The Boles Fire was sudden and intense, a tragedy that will forever be a turning point in the history of our town of Weed. In its aftermath, the community came together with great strength, to raise money and provide assistance to fire survivors and others affected.
Our WeedAid event takes place more than two months after the day of the fire. Cleanup crews are hard at work, and initial shocks are subsiding as the town begins to heal and recover.
What can we learn from other communities, and from people who have been through this elsewhere? Our panelists will share stories from their work following 2005’s Hurricane Katrina in Louisiana and Mississippi , 2010’s earthquake in Haiti, and 2012’s Hurricane Sandy along the US eastern seaboard. Outside panelists will present their wisdom in conversation with the community.
Burners Without Borders
On August 29, 2005, Hurricane Katrina hit the Gulf Coast, causing 2,000 deaths, over $100 billion in damage, and leaving hundreds of thousands of people homeless. Word of this disaster reached participants then attending the Burning Man Festival in the Nevada desert at the time. Instead of returning home after the festival, a group formed quickly, raised $42,000 in two days, and headed east.
In the eight months that followed, Burners Without Borders volunteers based in Pearlington, Mississippi provided over $1 million for reconstruction and debris removal and played a major role in revitalizing the area.
In December 2005, Carmen Mauk became Executive Director and helped establish the organization as an ongoing project. Since then, BWB has assisted with disaster relief efforts throughout the world – for example, in 2008 Carmen traveled to Peru to help with rebuilding after a devastating earthquake.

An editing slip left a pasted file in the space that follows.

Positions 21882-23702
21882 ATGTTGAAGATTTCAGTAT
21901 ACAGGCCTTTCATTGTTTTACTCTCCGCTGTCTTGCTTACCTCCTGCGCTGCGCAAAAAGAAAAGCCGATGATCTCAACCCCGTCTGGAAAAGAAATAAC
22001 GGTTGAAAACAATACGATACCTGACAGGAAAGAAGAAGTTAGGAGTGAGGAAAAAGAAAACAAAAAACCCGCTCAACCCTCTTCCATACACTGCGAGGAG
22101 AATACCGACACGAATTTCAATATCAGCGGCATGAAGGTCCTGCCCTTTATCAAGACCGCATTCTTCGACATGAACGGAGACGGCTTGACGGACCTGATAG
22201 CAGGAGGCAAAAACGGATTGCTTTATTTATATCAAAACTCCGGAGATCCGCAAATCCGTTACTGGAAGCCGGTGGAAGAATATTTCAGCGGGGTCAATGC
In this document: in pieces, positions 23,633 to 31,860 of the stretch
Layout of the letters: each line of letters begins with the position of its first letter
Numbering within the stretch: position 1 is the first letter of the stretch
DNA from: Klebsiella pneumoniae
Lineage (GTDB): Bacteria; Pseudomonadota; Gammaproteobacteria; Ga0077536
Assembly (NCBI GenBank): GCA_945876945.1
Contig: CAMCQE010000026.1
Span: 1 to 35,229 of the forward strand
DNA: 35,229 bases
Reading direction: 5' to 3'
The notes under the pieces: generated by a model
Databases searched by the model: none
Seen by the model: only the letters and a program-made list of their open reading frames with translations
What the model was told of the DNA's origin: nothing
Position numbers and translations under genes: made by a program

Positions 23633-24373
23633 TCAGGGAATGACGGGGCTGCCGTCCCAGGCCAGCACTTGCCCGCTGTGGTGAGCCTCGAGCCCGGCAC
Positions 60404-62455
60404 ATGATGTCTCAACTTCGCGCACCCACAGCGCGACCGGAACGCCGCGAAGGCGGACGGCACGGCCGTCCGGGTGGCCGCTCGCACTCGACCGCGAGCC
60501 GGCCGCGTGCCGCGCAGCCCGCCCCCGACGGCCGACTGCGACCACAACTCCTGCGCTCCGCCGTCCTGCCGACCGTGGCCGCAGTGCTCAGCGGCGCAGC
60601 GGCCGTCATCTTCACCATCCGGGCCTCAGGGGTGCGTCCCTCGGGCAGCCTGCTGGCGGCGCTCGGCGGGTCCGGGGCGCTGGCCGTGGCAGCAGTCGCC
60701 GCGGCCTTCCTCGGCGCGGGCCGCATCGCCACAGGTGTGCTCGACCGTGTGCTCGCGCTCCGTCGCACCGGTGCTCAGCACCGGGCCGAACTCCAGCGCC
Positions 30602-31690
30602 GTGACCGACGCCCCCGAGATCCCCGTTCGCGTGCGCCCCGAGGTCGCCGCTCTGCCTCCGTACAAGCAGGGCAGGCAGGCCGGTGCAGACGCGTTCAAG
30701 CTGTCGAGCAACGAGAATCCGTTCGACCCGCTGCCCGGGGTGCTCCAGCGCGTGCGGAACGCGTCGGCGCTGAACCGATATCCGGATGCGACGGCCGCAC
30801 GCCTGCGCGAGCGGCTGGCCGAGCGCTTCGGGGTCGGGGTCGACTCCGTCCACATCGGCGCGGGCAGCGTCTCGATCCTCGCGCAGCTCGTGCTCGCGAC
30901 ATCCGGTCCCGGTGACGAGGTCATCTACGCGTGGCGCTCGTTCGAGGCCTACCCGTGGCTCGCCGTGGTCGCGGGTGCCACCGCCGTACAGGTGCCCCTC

Today, BWB volunteers are taking on disaster relief and community initiative projects throughout the world – from Mexico to Nicaragua, to the Philippines, to Reno, Nevada. Through its Community Grants Program, awards from $100-$1,000 are given out in April for a variety of diverse civic projects that make a positive impact.
Senior Project Manager
Rebuilding Union Beach
Video: Rebuilding Union Beach
Brenda Zimmerman’s current project provides storm-resistant, ecofriendly, modular homes to families in Union Beach, New Jersey who lost their homes during Hurricane Sandy. She first came to the area as part of Burners Without Border’s hurricane relief efforts. Previously, she spent 15 months in Haiti after the 2010 earthquake as a Country Director for Haitian Earthquake Relief and Director for GrassRoots United (since renamed as Haiti Communitere), supporting NGOs such as Hernow.org.
Volunteerism has been a lifelong passion, and she spent 15 months in Haiti after the 2010 earthquake. As a founding member of a micro NGO, the programming focused on a green building demonstration property, community development projects, and medical logistics and mobile clinic & cholera response.
In New Jersey, after Hurricane Sandy, she has managed over a half million dollars in individual assistance programs, putting private philanthropy dollars into the community and coordinating FEMA supported repair programs. Brenda secured a product donation from American Standard for over $30,000 to offset program costs for the sustainably focused, modular home rebuilding program called Rebuilding Union Beach.
She has extensive experience as a liaison for the community for Federal and State programs, insurance claims support, and bringing student classes in for long term studies from both Princeton and Rutgers University.
A featured performer at WeedAid, Jerry traveled to New Orleans in 2008 with the Dirty Hands Caravan. At that year’s Cochella Festival, actor Sean Penn made an announcement from the stage seeking volunteers, and 120 people boarded buses the next day, heading east to help in rebuilding the city.
Once they arrived, the caravan volunteers worked with grassroots group Common Ground to assist in rebuilding efforts. Tasks ranged from building demolition to delivering food to tent cities which suddenly appeared, to house homeless residents.